Shelf Indulgence

Things in jars

Things in Jars by Jess Kidd

Canongate, ISBN-13: 978-1-78689-376-5 Things In Jars is described as a Victorian detective novel. A convenient label, for shelving the work, but this is a genre-defying story in the mould of Jesse Burton’s The Miniaturist and Sarah Perry’s The Essex Serpent. Admittedly, there is a mystery at the heart of the novel—a missing child whom female detective Bridie Devine is commissioned to recover—but this …

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Bluff

Bluff, by Michael Kardos

Head of Zeus, ISBN-13: 978-1-78854-374-3 In the illusionist’s world, close-up magic is king, and eighteen-year-old prodigy Natalie Webb promised to be one of the best. Then she got burned by an unscrupulous artist who stole her heart along with her best illusion. Nine years on, honest, but grindingly poor, Natalie ekes out an existence performing at frat …

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Flesh and Blood

Flesh and Blood

A History of My Family in Seven Sicknesses by Stephen McGann

Simon & Schuster (2018) ISBN: 1471160815

The McGann brothers Joe, Paul, Mark and Stephen were Liverpool royalty in the 1980s and 90s, and Stephen McGann has achieved international stardom in the hit TV series Call The Midwife since 2012. Yet his memoir is written in a spirit of humility. He never wanted, nor expected, to find grand ancestors hidden in the public records and he writes as candidly about his ‘slum blood’ as he does about the courage and determination of his forebears. McGann’s genealogical search began aged 17, with romantic fantasies of a triumphant return to his Irish roots. In reality it took 35 years of largely unproductive searches, only sporadically stumbling on crucial pieces of the puzzle – such as a snippet in a reprinted book which led him to a sensational 1912 newspaper report in the New York Tribune, and his ‘lost’ great uncle, James.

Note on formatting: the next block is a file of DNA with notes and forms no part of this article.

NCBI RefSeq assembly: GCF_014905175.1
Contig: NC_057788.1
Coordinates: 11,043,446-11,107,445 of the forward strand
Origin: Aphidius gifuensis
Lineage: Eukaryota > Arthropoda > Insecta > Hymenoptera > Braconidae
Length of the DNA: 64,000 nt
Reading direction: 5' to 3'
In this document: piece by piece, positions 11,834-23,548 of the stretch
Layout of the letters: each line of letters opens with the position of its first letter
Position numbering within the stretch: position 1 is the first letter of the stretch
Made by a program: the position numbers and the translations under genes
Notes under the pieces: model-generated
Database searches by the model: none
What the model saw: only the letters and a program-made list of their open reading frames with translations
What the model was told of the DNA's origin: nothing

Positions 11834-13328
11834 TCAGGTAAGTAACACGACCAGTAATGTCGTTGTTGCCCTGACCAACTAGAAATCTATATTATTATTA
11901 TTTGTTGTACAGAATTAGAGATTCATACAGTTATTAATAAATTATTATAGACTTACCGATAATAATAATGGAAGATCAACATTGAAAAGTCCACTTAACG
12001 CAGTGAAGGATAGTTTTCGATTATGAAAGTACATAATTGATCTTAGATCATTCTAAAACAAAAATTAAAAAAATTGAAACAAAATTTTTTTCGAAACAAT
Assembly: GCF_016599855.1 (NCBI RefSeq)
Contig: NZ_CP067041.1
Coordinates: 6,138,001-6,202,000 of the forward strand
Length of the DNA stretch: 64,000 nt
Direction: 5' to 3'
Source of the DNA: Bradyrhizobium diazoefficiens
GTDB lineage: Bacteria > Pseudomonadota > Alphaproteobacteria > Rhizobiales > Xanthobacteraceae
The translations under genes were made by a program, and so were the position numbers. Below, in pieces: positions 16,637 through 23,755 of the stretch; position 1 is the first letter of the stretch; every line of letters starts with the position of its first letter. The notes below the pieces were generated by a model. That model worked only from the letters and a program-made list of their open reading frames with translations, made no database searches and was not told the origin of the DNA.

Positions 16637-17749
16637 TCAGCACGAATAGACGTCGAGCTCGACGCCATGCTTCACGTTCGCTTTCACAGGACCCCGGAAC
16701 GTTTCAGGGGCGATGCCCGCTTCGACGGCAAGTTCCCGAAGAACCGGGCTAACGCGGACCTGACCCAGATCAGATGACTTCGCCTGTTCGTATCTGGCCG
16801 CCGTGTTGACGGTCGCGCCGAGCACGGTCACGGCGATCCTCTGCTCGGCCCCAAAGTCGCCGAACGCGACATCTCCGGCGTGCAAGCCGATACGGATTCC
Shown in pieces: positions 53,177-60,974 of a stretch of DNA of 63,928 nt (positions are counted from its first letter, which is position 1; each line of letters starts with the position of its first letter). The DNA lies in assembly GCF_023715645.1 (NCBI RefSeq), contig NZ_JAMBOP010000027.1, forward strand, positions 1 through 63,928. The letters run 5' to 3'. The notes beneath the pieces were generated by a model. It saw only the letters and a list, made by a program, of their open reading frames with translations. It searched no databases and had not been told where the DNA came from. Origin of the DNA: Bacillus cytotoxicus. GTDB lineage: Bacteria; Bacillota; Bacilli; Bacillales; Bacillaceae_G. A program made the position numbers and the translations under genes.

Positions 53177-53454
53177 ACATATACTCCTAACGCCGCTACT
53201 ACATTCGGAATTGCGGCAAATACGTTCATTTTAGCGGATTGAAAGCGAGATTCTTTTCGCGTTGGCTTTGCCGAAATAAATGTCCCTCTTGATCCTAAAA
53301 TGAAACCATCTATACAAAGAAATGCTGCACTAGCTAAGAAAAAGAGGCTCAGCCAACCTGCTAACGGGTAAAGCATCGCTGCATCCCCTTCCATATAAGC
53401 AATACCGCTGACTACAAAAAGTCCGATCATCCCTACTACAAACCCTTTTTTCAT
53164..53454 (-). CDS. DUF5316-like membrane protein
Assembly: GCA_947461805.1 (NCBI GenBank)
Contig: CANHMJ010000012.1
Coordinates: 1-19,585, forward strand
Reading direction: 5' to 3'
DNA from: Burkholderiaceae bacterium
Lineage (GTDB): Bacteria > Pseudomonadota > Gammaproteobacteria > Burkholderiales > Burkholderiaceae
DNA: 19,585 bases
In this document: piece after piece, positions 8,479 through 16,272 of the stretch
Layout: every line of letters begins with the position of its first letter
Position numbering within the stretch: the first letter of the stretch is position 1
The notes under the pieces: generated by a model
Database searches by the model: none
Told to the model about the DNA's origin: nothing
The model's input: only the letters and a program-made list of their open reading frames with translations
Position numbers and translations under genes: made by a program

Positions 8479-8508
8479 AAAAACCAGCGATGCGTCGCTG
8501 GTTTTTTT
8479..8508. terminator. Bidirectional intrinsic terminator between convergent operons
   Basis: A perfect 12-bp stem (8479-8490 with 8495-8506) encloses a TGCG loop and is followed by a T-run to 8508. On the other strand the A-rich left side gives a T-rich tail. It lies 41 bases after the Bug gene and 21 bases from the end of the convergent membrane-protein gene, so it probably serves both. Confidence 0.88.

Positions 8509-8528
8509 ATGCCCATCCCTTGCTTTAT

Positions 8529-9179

Flesh and Blood is a memoir written as drama, and the drama is a rich mix of deprivation, tragedy, mystery, skulduggery, high adventure and even heroism. You don’t often need to be wary of ‘spoilers’ in reviewing a memoir, but McGann’s ancestors bore witness to some of the great tragedies and horrors of the 19th and 20th centuries. He chronicles their progress from destitute Irish immigrants, fleeing the potato famine, through decades of poverty and squalor in Liverpool’s slums, to a slow elevation from illiteracy, starvation, and disease to education and affluence with surprises and shocks aplenty.

He tells his family story through the metaphor of seven maladies: hunger, pestilence, exposure, trauma, breathlessness, heart problems and necrosis. Now, extended metaphors can be tricky beasts, apt to turn and bite you – and it can’t have been an easy task, interweaving social and family history with medical and scientific elements – but McGann manages it all in great style, combining a natural empathy with an actor’s ear for storytelling and the dramatic.

The book is dedicated to his wife, Heidi Thomas (writer and producer of Call the Midwife on TV). An entire chapter is given over to her – not, as you might imagine ‘Breathlessness’ or ‘Heart Problems’—but the one entitled ‘Necrosis’. An unromantic subject to dedicate to the love of your life, perhaps – yet it could be the most searing, painful and heartrending love letter you will ever read.

Flesh and Blood is thrilling as a tale of discovery, but it is far more; this thoughtful, reflective, scientifically literate, often poetic work is an illuminating and deeply moving exploration of family, society, and the human condition.